But Nosek and Bar-Anan are admittedly pitching efficiency and speed, so to critique the effect of their proposal on research quality somewhat misses the point. Yet, in two crucial ways, Scientific Utopia would degrade the efficiency with which the individual scientist conducts business. First, consider the researcher who attempts to read the literature under this new system. This poor soul will spend hours of his day a) reading poorly written articles describing shoddy research that have nevertheless entered the open-access forum due to the lack of checks on publication; and b) reading articles that, perhaps even by the time he finishes them, no longer exist as they did when he started to read them, a result of researchers’ ability to continuously update their papers in response to criticism. In Scientific Utopia, the individual scientist could spend an entire day sifting through the open-access forum before reading and digesting a single article that retains some semblance of both quality and permanence.
Second, consider the researcher who writes an empirical paper for publication. This tireless worker will spend weeks honing an introduction, crafting a methods and results section, and generally discussing the reported studies. Yet, in Scientific Utopia, the majority of those written pages will go unread. Even the shortest brief reports are at least a few thousand words in length, and longer articles can span 20-30 PDF pages. That’s a lot of words, and unless I’m a really slow reader, an open system in which the number of papers available increases dramatically would make reading all those words impossible. Nosek and Bar-Anan themselves admit to receiving new article alerts from no less than six different sources (e.g., journals, RSS, bloggers), some of them arriving on a daily basis. Can such productive and prolific scientists—who surely have other tasks to complete beyond reading—possibly read all those articles with depth, completeness, and thoughtfulness? Seems unlikely. Now, an easy retort would state that a scientist does not need to read an article front-to-back to extract the relevant knowledge. That’s reasonable, but it begs the question of why we spend so much time and effort crafting long articles in the first place? If we do make strides toward quickening the pace with which we disseminate and consume research, we need to consider the inefficiency of devoting time and effort to crafting long, thoughtful manuscripts, if many of those thoughts will go entirely unnoticed.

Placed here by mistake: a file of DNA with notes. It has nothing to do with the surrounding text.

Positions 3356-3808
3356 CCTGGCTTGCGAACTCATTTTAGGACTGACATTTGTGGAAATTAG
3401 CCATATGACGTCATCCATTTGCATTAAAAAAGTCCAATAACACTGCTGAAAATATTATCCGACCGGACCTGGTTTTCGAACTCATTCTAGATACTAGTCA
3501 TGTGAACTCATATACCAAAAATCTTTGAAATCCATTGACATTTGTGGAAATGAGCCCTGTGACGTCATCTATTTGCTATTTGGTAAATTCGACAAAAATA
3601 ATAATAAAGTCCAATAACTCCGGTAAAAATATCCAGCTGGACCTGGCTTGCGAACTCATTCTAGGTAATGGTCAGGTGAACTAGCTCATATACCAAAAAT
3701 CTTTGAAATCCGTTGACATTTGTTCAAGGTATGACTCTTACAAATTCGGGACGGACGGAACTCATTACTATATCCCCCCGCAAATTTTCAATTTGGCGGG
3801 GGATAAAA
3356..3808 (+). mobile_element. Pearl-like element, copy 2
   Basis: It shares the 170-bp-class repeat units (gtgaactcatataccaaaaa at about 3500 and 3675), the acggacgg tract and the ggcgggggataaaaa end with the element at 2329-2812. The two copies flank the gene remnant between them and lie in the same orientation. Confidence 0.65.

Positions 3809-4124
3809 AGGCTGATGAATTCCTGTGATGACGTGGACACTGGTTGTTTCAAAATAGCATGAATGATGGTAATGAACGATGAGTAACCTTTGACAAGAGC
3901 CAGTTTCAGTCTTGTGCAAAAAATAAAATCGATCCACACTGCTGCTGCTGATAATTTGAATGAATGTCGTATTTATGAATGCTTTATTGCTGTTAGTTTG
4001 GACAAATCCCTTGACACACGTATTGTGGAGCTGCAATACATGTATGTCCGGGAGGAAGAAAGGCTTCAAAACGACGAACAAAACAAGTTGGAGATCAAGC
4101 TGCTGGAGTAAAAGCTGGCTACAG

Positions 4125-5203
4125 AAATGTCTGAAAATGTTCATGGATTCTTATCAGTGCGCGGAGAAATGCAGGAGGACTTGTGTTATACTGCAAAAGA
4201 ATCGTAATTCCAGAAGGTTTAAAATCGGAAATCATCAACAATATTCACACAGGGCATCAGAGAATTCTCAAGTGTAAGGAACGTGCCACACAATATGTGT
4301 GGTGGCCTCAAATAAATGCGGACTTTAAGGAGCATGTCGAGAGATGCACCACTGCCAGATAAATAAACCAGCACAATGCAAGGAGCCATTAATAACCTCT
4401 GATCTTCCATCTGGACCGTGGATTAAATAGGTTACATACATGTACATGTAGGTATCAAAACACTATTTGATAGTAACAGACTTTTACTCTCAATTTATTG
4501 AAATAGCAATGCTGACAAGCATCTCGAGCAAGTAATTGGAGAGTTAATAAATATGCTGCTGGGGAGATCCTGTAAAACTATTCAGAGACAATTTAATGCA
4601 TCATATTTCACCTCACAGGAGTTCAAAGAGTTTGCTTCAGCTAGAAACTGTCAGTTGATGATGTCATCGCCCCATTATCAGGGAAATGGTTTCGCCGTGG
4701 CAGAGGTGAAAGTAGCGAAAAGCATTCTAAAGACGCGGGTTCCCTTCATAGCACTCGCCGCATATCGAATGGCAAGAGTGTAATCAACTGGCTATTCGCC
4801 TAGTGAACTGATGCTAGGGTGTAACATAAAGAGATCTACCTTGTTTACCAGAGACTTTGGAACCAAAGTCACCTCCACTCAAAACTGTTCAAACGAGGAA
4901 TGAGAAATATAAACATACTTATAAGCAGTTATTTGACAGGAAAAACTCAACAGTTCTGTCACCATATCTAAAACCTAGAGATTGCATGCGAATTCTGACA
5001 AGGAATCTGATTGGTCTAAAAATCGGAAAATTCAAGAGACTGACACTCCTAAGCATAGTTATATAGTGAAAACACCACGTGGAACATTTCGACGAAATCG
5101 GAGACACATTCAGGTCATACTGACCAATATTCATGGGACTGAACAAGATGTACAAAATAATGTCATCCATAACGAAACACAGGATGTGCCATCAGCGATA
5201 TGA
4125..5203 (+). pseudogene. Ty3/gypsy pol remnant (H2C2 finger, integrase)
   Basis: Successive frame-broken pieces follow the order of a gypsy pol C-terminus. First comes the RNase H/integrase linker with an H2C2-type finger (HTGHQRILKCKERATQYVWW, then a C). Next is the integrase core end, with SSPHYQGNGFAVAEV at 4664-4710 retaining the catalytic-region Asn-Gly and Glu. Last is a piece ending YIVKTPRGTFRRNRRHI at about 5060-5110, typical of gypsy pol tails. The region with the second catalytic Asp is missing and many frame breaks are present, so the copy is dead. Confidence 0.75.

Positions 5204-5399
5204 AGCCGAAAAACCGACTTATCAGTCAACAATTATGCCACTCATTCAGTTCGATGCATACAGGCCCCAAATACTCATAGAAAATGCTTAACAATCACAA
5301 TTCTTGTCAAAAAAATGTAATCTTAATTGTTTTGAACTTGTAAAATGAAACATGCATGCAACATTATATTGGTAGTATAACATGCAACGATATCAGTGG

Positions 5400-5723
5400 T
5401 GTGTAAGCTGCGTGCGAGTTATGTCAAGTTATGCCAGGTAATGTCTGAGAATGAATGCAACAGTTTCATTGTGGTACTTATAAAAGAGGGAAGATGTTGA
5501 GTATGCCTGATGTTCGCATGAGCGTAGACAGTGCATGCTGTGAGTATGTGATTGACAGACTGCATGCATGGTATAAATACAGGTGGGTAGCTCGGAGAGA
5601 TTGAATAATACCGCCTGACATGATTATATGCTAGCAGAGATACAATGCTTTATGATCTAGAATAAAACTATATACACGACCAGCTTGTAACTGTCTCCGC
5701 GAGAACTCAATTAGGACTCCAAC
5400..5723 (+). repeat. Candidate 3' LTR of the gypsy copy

But shouldn’t science embrace depth and thoughtfulness of ideas, even if those ideas take a little longer to develop and reach the public domain? Even in this late-summer season, a soft, ripe peach tastes way better than a hard, crunchy peach. The issue of research quality and depth vs. research quantity and efficiency seems to form the crux of the debate begun by Nosek and Bar-Anan. Please chime in with more thoughts!
Discussion (2 Comments)
Wrote on on :